Curious George’s ABC Adventure

Self-editing is great in politics. It’s fine for the host of a Sunday news show. And once upon a time, not so long ago in American life, in the epoch now known as pre-Snooki, public discretion was considered a moral virtue. But now we live in the heyday of indiscretion. Morning television is part of the game. The genre demands full exposure from its anchors. On-air colonoscopies are the gold standard. Anchors must create the illusion of openness. “With George, there’s a wall there,” said Mr. Gay. 

 

MANY YEARS AGO, before Mr. Stephanopoulos studied Christian ethics as a Rhodes Scholar at Cambridge, before he made his name in national politics, and before he left the White House for ABC News, he spent his early years preparing for life as a priest. His father was a priest in the Greek Orthodox Church. So too his grandfather. And even years after eschewing the priesthood for politics and media, a sense of emotional reserve befitting a man of the cloth still hangs about him.  

Early in his career, that sensibility served him well. In his early 30s, as the communications director for Bill Clinton’s 1992 presidential run, Mr. Stephanopoulos regularly fought to keep the skeletons in Mr. Clinton’s closet from derailing everything. One moment, it was Gennifer Flowers popping up on the cover of Star, alleging a long affair with Mr. Clinton. The next, it was Connie Hamzy, the Little Rock groupie. Again and again, Mr. Stephanopoulos deftly diffused the “bimbo eruptions,” steering countless reporters away from the temptations of the Clinton bedroom story. There has been a wall between public and private life in American politics, the fresh-faced son of a priest argued, and it should be respected.

But there are no altar boys in morning television, and no real walls. In the coming weeks and months, to succeed in his new job, Mr. Stephanopoulos must pull off the opposite trick. Instead of burying the messy, private details of American public figures (including his own), his task will be to coax those details to light.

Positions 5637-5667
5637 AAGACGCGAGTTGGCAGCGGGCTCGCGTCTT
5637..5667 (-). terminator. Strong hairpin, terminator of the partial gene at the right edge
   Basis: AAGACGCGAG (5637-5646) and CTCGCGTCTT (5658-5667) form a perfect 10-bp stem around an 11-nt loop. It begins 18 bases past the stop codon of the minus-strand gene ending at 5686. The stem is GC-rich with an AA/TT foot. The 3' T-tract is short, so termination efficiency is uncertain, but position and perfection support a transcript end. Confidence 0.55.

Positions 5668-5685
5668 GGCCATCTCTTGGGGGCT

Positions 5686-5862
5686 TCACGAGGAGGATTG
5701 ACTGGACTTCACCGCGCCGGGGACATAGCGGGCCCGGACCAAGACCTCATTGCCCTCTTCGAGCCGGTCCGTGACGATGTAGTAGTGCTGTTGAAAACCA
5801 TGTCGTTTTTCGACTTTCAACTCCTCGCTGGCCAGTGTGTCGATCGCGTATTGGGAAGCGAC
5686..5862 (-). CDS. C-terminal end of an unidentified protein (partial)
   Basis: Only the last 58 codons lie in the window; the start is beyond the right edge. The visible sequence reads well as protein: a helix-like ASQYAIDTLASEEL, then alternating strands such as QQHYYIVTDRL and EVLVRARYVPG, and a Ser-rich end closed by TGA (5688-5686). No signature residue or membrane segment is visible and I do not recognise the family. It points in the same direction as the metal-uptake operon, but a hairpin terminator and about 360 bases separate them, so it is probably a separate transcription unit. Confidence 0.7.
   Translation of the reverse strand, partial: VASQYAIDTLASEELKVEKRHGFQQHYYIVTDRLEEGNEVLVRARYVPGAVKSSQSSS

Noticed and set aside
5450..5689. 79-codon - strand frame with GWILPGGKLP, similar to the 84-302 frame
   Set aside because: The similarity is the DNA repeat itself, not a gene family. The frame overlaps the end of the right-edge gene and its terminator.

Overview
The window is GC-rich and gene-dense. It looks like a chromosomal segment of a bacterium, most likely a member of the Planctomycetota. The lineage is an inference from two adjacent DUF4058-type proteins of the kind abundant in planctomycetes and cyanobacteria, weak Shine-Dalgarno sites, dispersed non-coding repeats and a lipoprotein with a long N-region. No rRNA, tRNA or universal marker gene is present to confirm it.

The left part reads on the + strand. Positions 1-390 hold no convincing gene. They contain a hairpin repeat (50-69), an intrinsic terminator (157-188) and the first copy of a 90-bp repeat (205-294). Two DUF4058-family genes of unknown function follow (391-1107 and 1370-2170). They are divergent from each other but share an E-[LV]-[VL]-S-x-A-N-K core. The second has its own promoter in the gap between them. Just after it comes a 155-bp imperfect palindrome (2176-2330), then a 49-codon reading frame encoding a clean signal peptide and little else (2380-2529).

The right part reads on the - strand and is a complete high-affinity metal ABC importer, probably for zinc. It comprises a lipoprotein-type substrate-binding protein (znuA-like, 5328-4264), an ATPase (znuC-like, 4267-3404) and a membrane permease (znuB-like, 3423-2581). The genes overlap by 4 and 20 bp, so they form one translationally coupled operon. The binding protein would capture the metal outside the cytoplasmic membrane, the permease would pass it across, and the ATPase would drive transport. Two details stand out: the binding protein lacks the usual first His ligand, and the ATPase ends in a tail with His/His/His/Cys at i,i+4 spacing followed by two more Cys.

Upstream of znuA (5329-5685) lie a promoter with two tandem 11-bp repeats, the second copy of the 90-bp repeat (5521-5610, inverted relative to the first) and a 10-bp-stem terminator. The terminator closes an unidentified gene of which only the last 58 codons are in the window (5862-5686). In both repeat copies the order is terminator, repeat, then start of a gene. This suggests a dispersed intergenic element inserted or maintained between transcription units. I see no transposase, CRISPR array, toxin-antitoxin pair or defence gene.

How’s it going so far? Although to date, ABC News has taken a low-key approach toward promoting the new team of George, Robin,  Sam Champion and Juju Chang, they put on the full-court press for this article.

“I think he’s doing remarkably well,” said David Westin, the president of ABC News.

“It’s going spectacular,” said Jim Murphy, the executive producer of GMA. “What’s surprised me is his range. … He has no problem dealing with everything. He does his homework. And he cares to death. It all works out.”

“The entire chemistry of the new cast is very good,” said Bill Fine, the head of WCVB, the ABC affiliate in Boston.

“We’ve had a smooth start, and we’re having fun,” said Mr. Stephanopoulos.

Mr. Stephanopoulos, who called in to comment at the eleventh hour, said he talks about the show with his wife all the time. “Her real background is in improv. She’s terrific in teaching me …” He paused. “How to go with it.”

He went on. “When it feels right for the story and appropriate, I do it,” he added. “I think it’s important not to force it, but not to block it, either. So when I was doing a segment with Dr. Richard Besser about anti-depressants, I was happy to talk about that, and my experience. When he did a segment on head lice, and my family had just come out of a week of being de-loused, we talked about that. If it makes sense for the story, I’m open to it.”